To save the state of the optimizers, we have to use functionality inside of pyro.optim.PyroOptim. Recall that the typical user never interacts directly with PyTorch Optimizers when using Pyro; since parameters can be created dynamically in an arbitrary probabilistic program, Pyro needs to manage Optimizers for us. In our case saving the optimizer state will be as easy as calling optimizer.save(). The loading logic is entirely analagous. So our entire logic for saving and loading checkpoints only takes a few lines:

In [ ]:
    # saves the model and optimizer states to disk
    def save_checkpoint():
        log("saving model to %s..." % args.save_model)
        torch.save(dmm.state_dict(), args.save_model)
        log("saving optimizer states to %s..." % args.save_opt)
        optimizer.save(args.save_opt)
        log("done saving model and optimizer checkpoints to disk.")

    # loads the model and optimizer states from disk
    def load_checkpoint():
        assert exists(args.load_opt) and exists(args.load_model), \
            "--load-model and/or --load-opt misspecified"
        log("loading model from %s..." % args.load_model)
        dmm.load_state_dict(torch.load(args.load_model))
        log("loading optimizer states from %s..." % args.load_opt)
        optimizer.load(args.load_opt)
        log("done loading model and optimizer states.")

Some final comments

A deep markov model is a relatively complex model. Now that we’ve taken the effort to implement a version of the deep markov model tailored to the polyphonic music dataset, we should ask ourselves what else we can do. What if we’re handed a different sequential dataset? Do we have to start all over?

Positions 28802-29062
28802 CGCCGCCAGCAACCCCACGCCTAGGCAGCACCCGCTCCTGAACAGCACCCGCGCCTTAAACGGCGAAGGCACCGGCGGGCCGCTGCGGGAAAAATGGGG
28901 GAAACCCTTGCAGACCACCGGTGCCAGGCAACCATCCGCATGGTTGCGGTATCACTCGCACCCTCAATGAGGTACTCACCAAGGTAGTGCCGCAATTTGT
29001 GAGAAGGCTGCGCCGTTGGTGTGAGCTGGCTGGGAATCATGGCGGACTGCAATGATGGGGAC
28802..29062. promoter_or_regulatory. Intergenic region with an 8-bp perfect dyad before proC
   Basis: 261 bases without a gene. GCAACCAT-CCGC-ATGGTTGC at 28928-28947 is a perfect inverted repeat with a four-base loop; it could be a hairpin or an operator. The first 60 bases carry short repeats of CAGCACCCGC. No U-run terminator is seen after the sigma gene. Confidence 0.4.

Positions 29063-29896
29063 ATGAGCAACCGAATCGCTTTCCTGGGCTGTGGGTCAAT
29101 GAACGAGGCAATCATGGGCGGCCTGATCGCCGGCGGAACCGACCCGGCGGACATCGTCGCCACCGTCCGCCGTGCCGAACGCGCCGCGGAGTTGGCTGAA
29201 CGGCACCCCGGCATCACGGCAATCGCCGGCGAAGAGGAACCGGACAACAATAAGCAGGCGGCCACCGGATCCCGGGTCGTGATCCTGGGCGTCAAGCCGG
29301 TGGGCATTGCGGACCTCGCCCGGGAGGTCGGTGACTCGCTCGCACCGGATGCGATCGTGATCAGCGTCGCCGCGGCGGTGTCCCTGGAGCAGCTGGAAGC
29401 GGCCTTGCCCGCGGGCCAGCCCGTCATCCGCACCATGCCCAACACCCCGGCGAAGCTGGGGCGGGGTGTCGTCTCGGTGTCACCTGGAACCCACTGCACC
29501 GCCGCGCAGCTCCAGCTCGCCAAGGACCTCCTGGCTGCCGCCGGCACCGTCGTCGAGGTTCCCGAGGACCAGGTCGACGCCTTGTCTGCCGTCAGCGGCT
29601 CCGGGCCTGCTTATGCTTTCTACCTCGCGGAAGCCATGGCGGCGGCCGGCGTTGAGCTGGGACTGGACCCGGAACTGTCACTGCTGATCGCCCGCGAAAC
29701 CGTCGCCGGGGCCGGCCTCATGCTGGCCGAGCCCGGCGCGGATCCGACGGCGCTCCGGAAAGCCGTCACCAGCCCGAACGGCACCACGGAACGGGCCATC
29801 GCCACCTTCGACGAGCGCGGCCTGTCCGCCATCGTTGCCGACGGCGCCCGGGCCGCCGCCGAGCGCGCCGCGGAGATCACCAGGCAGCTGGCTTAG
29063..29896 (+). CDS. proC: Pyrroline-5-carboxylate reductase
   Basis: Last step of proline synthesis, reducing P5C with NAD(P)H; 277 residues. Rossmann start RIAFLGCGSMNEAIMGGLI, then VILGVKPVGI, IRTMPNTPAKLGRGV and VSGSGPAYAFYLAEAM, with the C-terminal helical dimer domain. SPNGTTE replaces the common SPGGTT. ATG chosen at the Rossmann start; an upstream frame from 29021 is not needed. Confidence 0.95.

Not at all! The beauty of probalistic programming is that it enables—and encourages—modular approaches to modeling and inference. Adapting our polyphonic music model to a dataset with continuous observations is as simple as changing the observation likelihood. The vast majority of the code could be taken over unchanged. This means that with a little bit of extra work, the code in this tutorial could be repurposed to enable a huge variety of different models.

References

[1] Structured Inference Networks for Nonlinear State Space Models, Rahul G. Krishnan, Uri Shalit, David Sontag

[2] Variational Inference with Normalizing Flows,      Danilo Jimenez Rezende, Shakir Mohamed

[3] Improving Variational Inference with Inverse Autoregressive Flow,      Diederik P. Kingma, Tim Salimans, Rafal Jozefowicz, Xi Chen, Ilya Sutskever, Max Welling

[4] MADE: Masked Autoencoder for Distribution Estimation Mathieu,      Germain, Karol Gregor, Iain Murray, Hugo Larochelle

[5] Modeling Temporal Dependencies in High-Dimensional Sequences:      Application to Polyphonic Music Generation and Transcription,      Boulanger-Lewandowski, N., Bengio, Y. and Vincent, P.